Skip to content

How to Use Pandas Query to Filter a DataFrame

How to Use Pandas Query to Filter a DataFrame Cover Image

Pandas is the essential data analysis library in Python. Being able to use the library to filter data in meaningful ways will make you a stronger programmer. In this tutorial, you’ll learn how to use the Pandas query function to filter a DataFrame in plain English. One of the many perks of the function is the ability to use SQL-like filter statements to filter your dataset.

By the end of this tutorial, you’ll have learned:

  • How to use the Pandas query() function to filter a DataFrame
  • How to use the Pandas query function to filter one or more columns
  • How to compare multiple columns using Pandas query
  • How to filter a Pandas DataFrame in place

Understanding the Pandas Query Function

Let’s dive into exploring the Pandas query() function to better understand the parameters and default arguments that the function provides.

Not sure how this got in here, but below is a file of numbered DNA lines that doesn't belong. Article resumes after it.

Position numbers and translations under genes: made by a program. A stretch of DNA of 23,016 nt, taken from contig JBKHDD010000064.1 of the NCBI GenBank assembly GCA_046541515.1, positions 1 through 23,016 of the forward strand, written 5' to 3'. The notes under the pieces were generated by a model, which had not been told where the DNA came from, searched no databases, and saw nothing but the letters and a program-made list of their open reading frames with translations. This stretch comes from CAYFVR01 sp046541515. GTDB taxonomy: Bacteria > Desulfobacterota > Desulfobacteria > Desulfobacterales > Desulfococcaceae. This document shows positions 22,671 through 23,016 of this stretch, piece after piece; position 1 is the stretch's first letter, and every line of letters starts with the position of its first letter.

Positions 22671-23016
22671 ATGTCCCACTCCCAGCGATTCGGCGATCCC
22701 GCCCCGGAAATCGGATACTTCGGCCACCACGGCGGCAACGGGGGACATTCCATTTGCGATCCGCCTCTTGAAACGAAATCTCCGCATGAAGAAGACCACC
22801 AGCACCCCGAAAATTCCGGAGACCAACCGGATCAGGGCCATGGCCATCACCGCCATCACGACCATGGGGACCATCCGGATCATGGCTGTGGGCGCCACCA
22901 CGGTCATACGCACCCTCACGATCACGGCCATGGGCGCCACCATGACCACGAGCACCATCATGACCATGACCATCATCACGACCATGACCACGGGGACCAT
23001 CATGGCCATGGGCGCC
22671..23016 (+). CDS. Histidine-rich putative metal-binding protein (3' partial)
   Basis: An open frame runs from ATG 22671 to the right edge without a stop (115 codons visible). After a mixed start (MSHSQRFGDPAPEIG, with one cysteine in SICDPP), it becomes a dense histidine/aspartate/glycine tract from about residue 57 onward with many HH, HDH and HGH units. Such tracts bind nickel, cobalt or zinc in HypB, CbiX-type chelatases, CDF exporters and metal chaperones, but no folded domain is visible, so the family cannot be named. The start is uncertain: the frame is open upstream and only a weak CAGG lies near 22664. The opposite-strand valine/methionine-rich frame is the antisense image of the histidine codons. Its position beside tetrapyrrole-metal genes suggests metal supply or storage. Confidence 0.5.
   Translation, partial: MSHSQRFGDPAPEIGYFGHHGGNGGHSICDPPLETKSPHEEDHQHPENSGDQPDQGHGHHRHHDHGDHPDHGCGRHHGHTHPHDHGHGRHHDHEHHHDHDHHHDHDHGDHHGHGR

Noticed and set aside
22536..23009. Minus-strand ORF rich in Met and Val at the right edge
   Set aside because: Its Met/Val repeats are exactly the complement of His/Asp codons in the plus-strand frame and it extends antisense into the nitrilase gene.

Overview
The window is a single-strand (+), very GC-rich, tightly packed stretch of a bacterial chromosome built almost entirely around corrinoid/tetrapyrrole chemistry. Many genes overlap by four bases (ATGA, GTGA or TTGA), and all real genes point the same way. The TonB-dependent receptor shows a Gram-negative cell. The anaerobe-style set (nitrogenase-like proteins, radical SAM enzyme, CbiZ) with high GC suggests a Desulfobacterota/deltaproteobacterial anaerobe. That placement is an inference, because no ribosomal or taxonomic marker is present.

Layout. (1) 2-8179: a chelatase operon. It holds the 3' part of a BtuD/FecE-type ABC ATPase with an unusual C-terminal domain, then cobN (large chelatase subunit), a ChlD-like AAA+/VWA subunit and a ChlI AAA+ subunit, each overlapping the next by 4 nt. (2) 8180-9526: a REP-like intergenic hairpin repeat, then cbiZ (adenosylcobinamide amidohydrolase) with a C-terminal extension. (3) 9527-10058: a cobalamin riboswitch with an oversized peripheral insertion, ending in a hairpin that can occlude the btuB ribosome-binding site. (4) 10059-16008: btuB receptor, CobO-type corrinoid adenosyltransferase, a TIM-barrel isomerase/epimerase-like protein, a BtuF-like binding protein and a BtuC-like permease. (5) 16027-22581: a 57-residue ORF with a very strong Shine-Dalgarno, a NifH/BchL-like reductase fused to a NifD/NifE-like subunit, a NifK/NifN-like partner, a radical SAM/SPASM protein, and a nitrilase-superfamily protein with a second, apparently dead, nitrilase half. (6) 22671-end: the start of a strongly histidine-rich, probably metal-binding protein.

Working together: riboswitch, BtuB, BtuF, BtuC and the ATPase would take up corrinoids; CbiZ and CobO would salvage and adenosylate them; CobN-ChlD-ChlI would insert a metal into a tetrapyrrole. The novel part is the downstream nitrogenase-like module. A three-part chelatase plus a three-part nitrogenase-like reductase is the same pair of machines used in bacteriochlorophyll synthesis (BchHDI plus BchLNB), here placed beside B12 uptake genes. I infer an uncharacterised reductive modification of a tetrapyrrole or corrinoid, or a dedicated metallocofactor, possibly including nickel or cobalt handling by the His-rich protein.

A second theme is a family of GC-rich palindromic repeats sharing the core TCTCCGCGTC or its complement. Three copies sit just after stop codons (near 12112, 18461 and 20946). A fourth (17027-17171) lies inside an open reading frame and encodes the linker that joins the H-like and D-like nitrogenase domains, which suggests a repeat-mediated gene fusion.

# Understanding the Pandas query() Function
import pandas as pd
DataFrame.query(expr, inplace=False, **kwargs)

We can see that the Pandas query() function has two parameters:

  1. expr= represents the expression to use to filter the DataFrame
  2. inplace= instructs Pandas to filter the DataFrame in place and defaults to False

Now that you have a strong understanding of the function, let’s dive into using it to filter data.

Loading a Sample Pandas DataFrame

To follow along with this tutorial, let’s load a sample Pandas DataFrame. We can load the DataFrame from the file hosted on my GitHub page, using the pd.read_excel() function. Then we can print out the first five records of the dataset using the .head() method.

# Loading a Sample Pandas DataFrame
import pandas as pd
df = pd.read_excel(
   'https://github.com/datagy/mediumdata/raw/master/sample_pivot.xlsx', 
   parse_dates=['Date']
)
print(df.head())

# Returns:
#         Date Region                 Type  Units  Sales
# 0 2020-07-11   East  Children's Clothing   18.0    306
# 1 2020-09-23  North  Children's Clothing   14.0    448
# 2 2020-04-02  South     Women's Clothing   17.0    425
# 3 2020-02-28   East  Children's Clothing   26.0    832
# 4 2020-03-19   West     Women's Clothing    3.0     33

Based on the output of the first five rows shown above, we can see that we have five columns to work with:

  • Date is a date formatted column
  • Region and Type are both strings
  • Units and Sales are numeric